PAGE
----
Collaboration, reproducibility, and replicability are the keys to researchers’ success. The Indiana University Libraries recognized these needs and along with the Indiana University Network Science Institute (IUNI), partnered with the Big Ten Academic Alliance (BTAA) to create CADRE (Collaborative Archive & Data Research Environment) to meet these needs. CADRE enables researchers from across the globe to access big datasets, reproduce shared research results, and replicate shared queries in addition to many other features. CADRE is currently seeded with the Web of Science (WoS), Microsoft Academic Graph (MAG), and U.S. Patent and Trademark Office (USPTO) patent datasets. CADRE is also supported by a group of more than 20 cross-industry partners.
By encouraging these types of collaborative relationships, we’re not duplicating work and we’re creating a more open environment and encouraging more data to be open so that more researchers can work on it, collaborate, and share work which in turn should increase reproducibility.
Jaci Wilkinson, Executive Director of CADRE
CADRE is a first-of-its-kind service in the academic research community. It enables researchers to do science of science research with the WoS, MAG, and USPTO datasets. In the future, CADRE’s leadership hopes to expand CADRE’s reach and support other types of research as well. It also provides a place for researchers to save and share their results with other researchers through “Marketplace”. Marketplace provides access not only to the data but also to the tools that are used on the data and any visualizations that are included. CADRE organizes this data into a publishable package that is archived and assigned a Digital Object Identifier (DOI). This helps with the provenance, replicability, and reproducibility of the data because it can be traced back to CADRE, and everything included in the package is guaranteed to work on CADRE. This functionality allows others to replicate the research and use the data from the original shared object with other tools or to use the same tools from the original shared object with other data. This provides a solution to an ongoing problem in the scientific community, the lack of built-in reproducibility and replicability with statistical analysis and studies where analysis is done. It’s very difficult to replicate and mirror results if you want to validate what a study claims to have found, so a framework like CADRE really sets up a model for solving some of these bigger problems. Jaci Wilkinson, Executive Director of CADRE says, “By encouraging these types of collaborative relationships, we’re not duplicating work and we’re creating a more open environment and encouraging more data to be open so that more researchers can work on it, collaborate, and share work which in turn should increase reproducibility.”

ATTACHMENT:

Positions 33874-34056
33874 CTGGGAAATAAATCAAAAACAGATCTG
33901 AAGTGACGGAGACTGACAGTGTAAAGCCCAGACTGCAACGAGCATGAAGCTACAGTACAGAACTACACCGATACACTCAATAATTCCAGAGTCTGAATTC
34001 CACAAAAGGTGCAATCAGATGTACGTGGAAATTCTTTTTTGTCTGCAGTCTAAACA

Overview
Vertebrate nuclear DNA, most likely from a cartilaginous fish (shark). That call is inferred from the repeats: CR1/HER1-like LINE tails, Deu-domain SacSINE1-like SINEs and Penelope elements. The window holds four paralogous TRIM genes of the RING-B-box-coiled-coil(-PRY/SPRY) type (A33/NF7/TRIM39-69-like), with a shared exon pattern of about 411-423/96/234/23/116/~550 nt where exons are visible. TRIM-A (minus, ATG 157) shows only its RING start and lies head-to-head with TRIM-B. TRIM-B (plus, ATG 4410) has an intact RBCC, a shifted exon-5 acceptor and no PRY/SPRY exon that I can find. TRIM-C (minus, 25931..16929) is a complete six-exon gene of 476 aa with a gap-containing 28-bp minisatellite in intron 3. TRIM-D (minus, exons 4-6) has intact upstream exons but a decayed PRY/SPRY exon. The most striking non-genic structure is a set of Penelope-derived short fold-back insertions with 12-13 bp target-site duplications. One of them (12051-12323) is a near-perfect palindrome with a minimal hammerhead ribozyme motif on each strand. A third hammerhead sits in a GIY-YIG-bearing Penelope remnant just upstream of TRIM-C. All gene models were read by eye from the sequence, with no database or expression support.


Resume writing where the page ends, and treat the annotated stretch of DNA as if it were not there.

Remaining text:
Designing and building a user-friendly, fast system was a challenge for IUNI and Research Technologies (RT). Initial queries would run for weeks. IUNI and RT worked together to shorten the query times to just a few minutes. They have also built a federated system that tracks logins based on the institution where a researcher resides. CADRE relies on the data provided by the researcher’s university to track the licensing schema for the university and give researchers access to the resources they’ve licensed. CADRE has two components, one is an on-premises system, which works on Carbonate (and Indiana University supercomputer) nodes, but the majority of CADRE is in a cloud-based gateway. In the beginning, IUNI used Jetstream to design and build CADRE, but they eventually moved it to AWS and Azure for scalability purposes.
They [Carbonate and Jetstream] are local and they come with an amazing support team. With commercial vendor systems, the support is there but it’s not as easily accessible as it is here at IU.
Valentin Pentchev, CADRE Project Co-Director, Director of Information Technology at IUNI
IUNI and RT continue to use Jetstream as a resource to design tools and parts of CADRE which are then pushed to the commercial cloud. According to Val Pentchev from IUNI, the main advantages they have encountered in using Jetstream and Carbonate are that “they are local and they come with an amazing support team. Joe Rinkovsky assists us with Carbonate and we are extremely grateful for everything he does and for the very quick turnaround. With commercial vendor systems, the support is there but it’s not as easily accessible as it is here at IU.”
The work that the Indiana University Libraries and IUNI are doing with CADRE is exciting and groundbreaking.